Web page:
Workplace Mobility: How Much Is Too Much?
The average American between the ages of 18 and 29 sends 89 text messages a day. Three-quarters of workers say they use their cell phone in the bathroom. And 68 percent of people sleep with with their phone close at hand, if not literally in hand (giving rise to contraptions like this).
While these modern tools certainly help make many workers more productive than ever, some experts say there’s a downside to that level of super-connectivity: Smartphones and tablets are replacing in-person interactions. If you are actually in an in-person meeting you’re constantly being interrupted and distracted by email, text messages and IM. It’s come to the point where many people feel anxiety if they can’t check their phone every few minutes.
“It’s a double-edged sword,” says Larry Rosen, professor of psychology at Cal State Dominguez Hills and author of iDisorder. “On one hand I’m available 24/7, 365 days a year. And on the other hand, I now feel the need to check [my phone] all the time. I used to have a work phone and a personal phone, but people pretty quickly started doing personal stuff on their work phone [or visa-versa], and that wasn’t stoppable. It just shows how strong that anxiety is.”
The concern for businesses: While today’s mobile tools certainly open up new work possibilities, they also come chalk-full of potentially distracting temptations — from texting to Twitter and Angry Birds — that can stand in the way of productive work. “It beckons to you,” Rosen says. “It goes Look at me! It beeps and flashes and does everything it can to distract you.”
Taking ‘Technology Breaks’
Walk into any company meeting and half the attendees are most likely checking their phones or laptops while someone is talking — and presumably trying to make eye contact. How can managers handle mobile-crazy employees and retain full attention these days? Rosen says that managers need to find ways to accommodate, but also control, employees’ mobile-phone impulses. He suggests taking “technology breaks.”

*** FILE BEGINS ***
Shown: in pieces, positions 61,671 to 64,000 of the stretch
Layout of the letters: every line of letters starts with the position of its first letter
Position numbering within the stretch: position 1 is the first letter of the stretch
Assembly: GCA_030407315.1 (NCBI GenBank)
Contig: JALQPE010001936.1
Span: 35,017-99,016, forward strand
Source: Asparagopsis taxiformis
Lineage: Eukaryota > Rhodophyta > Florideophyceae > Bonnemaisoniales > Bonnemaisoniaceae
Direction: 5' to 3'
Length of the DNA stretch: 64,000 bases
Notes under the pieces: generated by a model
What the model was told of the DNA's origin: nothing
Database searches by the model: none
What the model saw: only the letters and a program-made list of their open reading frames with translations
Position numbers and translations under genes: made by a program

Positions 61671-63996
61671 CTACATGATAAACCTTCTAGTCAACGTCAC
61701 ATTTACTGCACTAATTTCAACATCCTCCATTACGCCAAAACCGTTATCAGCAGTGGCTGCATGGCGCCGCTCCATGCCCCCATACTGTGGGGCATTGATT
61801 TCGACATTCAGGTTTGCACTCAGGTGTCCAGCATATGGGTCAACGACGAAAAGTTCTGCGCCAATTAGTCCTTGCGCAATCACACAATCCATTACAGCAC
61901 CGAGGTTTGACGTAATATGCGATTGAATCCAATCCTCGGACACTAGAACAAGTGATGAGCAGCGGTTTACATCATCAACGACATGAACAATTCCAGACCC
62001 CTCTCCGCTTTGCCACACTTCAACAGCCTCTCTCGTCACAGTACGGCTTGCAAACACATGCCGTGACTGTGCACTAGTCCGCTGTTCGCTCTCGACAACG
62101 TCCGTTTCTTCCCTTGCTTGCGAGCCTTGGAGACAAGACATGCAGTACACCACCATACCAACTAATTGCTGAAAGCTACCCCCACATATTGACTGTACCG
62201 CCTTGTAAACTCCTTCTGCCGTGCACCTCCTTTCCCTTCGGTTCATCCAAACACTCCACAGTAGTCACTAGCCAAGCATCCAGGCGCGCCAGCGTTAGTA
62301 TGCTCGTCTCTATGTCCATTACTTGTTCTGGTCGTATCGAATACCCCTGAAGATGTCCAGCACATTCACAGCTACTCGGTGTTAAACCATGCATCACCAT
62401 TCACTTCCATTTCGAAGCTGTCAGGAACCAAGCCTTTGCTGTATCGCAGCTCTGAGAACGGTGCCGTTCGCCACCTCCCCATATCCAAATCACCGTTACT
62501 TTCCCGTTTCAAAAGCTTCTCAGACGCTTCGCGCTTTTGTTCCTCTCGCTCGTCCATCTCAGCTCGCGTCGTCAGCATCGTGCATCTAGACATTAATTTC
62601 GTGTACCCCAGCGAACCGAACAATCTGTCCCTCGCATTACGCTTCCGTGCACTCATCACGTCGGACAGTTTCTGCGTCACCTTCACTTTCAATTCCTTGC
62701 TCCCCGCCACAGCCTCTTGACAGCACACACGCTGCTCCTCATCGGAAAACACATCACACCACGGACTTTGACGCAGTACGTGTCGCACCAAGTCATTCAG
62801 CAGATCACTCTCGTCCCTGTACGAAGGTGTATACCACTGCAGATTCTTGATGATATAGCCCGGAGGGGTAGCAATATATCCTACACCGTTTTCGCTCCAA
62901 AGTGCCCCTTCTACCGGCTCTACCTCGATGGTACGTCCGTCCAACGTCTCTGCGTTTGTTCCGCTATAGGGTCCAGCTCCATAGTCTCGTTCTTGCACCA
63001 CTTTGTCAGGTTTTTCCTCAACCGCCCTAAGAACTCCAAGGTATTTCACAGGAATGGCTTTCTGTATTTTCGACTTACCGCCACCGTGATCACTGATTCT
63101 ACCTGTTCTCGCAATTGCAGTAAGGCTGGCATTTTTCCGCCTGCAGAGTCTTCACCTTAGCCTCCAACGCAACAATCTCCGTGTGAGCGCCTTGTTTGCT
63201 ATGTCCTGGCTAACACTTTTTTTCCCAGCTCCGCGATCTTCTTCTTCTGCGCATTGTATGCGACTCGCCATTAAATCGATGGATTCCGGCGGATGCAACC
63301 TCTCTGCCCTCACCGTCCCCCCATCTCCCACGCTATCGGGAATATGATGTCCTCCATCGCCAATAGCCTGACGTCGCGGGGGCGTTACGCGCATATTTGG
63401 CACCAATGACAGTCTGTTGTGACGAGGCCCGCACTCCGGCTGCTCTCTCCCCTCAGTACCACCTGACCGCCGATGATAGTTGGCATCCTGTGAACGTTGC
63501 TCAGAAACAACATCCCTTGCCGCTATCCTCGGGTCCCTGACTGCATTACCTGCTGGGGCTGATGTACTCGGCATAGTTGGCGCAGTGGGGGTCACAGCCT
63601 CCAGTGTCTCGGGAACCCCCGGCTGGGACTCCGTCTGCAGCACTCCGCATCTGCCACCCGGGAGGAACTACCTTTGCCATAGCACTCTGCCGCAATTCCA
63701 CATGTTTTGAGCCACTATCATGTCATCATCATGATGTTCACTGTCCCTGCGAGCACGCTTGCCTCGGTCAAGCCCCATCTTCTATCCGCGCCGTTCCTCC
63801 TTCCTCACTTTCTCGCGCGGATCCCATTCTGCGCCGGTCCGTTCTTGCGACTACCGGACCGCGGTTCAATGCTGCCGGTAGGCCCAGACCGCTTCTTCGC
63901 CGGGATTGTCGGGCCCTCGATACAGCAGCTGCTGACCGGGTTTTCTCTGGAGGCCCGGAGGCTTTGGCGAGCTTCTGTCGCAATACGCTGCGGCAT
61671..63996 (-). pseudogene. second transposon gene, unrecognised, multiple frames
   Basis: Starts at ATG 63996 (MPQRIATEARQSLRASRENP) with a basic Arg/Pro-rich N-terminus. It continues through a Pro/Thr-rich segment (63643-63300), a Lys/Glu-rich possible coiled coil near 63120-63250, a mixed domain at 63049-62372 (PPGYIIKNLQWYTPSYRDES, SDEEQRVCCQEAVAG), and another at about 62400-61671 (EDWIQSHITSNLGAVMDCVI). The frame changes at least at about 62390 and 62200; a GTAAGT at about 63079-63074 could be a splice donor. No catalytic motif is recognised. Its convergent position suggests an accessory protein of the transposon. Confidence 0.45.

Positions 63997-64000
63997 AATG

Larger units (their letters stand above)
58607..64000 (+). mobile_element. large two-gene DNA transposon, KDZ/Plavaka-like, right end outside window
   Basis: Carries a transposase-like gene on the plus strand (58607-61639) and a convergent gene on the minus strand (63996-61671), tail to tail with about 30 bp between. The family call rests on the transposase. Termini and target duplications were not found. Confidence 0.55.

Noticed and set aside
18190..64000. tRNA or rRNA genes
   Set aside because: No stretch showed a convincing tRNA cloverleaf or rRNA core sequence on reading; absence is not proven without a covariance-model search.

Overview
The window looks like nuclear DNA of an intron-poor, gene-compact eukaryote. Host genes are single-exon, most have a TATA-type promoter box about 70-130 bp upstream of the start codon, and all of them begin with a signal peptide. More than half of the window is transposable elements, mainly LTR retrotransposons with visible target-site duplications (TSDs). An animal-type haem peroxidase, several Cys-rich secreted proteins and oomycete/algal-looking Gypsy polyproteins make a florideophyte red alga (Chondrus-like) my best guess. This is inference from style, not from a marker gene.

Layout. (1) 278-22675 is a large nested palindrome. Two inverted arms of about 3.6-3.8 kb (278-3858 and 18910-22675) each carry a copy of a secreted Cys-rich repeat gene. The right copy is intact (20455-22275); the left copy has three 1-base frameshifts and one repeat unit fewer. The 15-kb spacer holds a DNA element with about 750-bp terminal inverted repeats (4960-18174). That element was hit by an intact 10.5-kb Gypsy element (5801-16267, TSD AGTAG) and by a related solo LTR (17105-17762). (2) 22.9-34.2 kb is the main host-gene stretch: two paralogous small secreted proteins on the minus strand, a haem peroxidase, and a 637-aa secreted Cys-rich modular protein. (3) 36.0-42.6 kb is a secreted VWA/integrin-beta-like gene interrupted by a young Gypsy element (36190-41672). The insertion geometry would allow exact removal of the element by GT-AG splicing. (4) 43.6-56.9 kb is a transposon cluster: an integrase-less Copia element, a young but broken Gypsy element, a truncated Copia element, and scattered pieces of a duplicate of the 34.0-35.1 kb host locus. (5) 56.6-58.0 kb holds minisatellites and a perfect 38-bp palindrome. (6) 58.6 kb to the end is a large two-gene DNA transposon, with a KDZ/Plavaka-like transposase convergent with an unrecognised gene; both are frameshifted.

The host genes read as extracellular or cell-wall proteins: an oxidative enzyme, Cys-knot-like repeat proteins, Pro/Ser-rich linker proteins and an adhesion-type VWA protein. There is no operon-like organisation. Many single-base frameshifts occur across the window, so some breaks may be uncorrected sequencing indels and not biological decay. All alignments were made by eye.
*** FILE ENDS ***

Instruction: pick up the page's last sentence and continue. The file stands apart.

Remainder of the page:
“During a long meeting, give workers a chance every 20 or 30 minutes to check their phones,” Rosen suggests. “Then they need to be on silent, and upside down on the desk, screen down. Eventually you can start spacing those breaks out, from every 20 minutes to 30 minutes to 40, and so on.”
Human vs. Instant Messaging
Today’s generation of mobile natives is reshaping basic office communication, says Dr. Kimberly Young, founder and director of the Center for Internet Addiction and a professor at St. Bonaventure University. Young described an office she was asked to consult where a team of engineers insisted on tele-commuting and holding all their meetings online. “These engineers had no social skills,” Young says.
“The HR director didn’t want them to meet online. These were really bright people, but they were really hard to get in a room together. They spend less time in team activities, they’re not able to handle conflict or make eye contact. Everything’s texting and emailing — and sometimes you really do need to meet for certain things.”
Both Rosen and Young say the key is to find a balance between embracing technology and staying grounded in the present: ”You can’t be carrying this thing around like an appendage on your ear,” Young says. “You have to make boundaries for yourself. Just because you can check something doesn’t mean you should. It’s a techno-stress we don’t need in our lives.
Image via TeenageTextingAddiction.